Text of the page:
Anti Inflammatory Drugs for Aspirin Allergic People

Learn how to recognize an allergy to aspirin and what your options are for pain relief.

Aspirin has been a mainstay in treating pain and inflammation since it was isolated from willow tree bark in the 1800s. Since then, many NSAIDs, or non-steroidal anti-inflammatory drugs, like ibuprofen and naproxen have provided pain relief. But for those in the minority who suffer from aspirin and NSAID allergies, different treatment options become vital to attaining relief.

Aspirin and NSAID Allergy

Runny nose, swelling of the lips and tongue, coughing and wheezing are all signs of an allergic reaction.

Since aspirin and NSAIDs are common medications, it is important to know if you suffer from an allergy to these treatments. An allergic reaction usually occurs within a couple hours of taking the medication and can range from mild to serious. Reactions may include:

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Skin: redness, swelling of lips and tongue, hives, itching

Respiratory tract: runny nose, coughing, wheezing and asthma-like symptoms, difficulty breathing

Anaphylaxis: generalized body reaction with above symptoms and decrease in blood pressure

Aspirin and NSAID allergy is present in about 1 percent of the general population, but those with asthma are at a higher risk for an allergic response. Though aspirin and other NSAIDs are commonly known to cause stomach bleeding and ulcers, these reactions are referred to as "adverse events" and are not part of an allergic response. All people taking NSAIDs should take these pills with food to avoid stomach ulcers.

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Other Medications: COX-2 Inhibitors and Acetaminophen

COX-2 inhibitors and acetaminophen can be used in place of aspirin and NSAIDs.

Aspirin and NSAIDs are very common products, so it is vital for a person with an established allergy to read all labels to avoid these medications. There are some medications that may be used in place of NSAIDs. COX-2 inhibitors, such as celecoxib, may be used by those prone to allergy. These medications are more selective and have fewer side effects than the more common NSAIDs that work on COX-1 enzymes. Acetaminophen, found in Tylenol, may also be used for pain, but this medication does not alter the inflammatory response like aspirin and NSAIDs.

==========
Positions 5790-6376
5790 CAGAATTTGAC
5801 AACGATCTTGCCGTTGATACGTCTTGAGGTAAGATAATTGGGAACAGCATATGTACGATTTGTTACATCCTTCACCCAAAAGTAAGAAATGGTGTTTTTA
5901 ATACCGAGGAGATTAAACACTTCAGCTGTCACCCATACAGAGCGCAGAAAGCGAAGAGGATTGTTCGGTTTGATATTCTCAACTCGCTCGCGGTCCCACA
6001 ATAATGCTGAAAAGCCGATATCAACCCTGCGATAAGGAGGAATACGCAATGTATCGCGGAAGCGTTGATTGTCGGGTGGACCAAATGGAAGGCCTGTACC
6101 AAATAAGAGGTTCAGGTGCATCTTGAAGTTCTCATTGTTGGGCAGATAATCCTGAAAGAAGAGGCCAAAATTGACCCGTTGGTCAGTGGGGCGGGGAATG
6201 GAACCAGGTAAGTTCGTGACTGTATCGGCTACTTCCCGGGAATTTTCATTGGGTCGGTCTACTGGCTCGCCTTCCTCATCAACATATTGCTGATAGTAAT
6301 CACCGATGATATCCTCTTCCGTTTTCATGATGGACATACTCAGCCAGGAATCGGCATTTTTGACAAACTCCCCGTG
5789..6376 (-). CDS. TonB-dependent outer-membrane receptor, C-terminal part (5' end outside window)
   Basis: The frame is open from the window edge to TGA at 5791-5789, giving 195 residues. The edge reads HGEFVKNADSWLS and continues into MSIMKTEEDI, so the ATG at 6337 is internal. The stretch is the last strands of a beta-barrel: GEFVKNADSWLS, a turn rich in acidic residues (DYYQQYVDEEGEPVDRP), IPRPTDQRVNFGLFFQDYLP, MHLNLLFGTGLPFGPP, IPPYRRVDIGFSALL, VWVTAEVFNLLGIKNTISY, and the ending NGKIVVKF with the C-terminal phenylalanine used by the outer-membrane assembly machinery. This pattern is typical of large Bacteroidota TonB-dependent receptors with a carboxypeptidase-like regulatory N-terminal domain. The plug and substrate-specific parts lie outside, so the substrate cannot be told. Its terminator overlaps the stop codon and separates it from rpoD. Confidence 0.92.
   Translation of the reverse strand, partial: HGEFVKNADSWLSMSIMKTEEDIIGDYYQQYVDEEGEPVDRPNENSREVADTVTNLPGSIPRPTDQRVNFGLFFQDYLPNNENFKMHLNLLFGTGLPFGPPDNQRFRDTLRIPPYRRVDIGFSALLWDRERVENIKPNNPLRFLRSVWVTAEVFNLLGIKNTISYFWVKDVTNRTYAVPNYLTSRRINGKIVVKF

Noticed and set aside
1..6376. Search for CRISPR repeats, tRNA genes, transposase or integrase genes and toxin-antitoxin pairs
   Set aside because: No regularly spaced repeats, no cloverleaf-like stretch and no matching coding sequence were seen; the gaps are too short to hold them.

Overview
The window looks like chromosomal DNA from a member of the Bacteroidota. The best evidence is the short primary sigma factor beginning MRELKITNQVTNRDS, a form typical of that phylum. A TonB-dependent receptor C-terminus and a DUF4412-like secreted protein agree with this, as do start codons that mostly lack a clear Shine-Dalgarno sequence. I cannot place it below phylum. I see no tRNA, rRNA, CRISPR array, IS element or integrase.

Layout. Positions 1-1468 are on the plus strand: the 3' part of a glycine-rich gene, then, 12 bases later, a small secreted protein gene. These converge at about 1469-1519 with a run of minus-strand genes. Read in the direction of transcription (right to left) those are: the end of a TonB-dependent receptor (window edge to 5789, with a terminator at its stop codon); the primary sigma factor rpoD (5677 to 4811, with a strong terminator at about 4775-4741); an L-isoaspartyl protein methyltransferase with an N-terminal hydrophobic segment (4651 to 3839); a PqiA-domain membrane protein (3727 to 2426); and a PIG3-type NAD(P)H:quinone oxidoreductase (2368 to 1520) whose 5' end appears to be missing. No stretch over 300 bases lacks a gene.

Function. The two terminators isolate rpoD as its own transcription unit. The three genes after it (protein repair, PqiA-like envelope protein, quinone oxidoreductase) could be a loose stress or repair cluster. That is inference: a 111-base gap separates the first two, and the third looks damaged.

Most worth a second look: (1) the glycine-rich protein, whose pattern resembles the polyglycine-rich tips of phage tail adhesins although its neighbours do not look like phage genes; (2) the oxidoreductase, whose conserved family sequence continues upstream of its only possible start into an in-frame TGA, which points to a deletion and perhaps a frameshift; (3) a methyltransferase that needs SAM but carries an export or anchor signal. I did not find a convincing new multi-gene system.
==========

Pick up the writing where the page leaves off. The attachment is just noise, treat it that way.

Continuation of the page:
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Alternative and Complementary Therapies

Omega-3 fatty acids, various herbs and relaxation techniques can help to treat pain and inflammation.

There are a number of alternative treatments that can be used in place of aspirin and NSAIDs. Omega-3 fatty acids, commonly found in cold-water fish like salmon and sardines, fish oil supplements and flax seed, interfere with the inflammatory process and are recommended in chronic inflammatory diseases. Hypnotherapy and relaxation techniques can also help in long-term management of pain symptoms. Herbs that can be used against pain and inflammation are borage, evening primrose, ginger, garlic and turmeric.

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Is This an Emergency?

If you are experiencing serious medical symptoms, please see the National Library of Medicine’s list of signs you need emergency medical attention or call 911. If you think you may have COVID-19, use the CDC’s Coronavirus Self-Checker.
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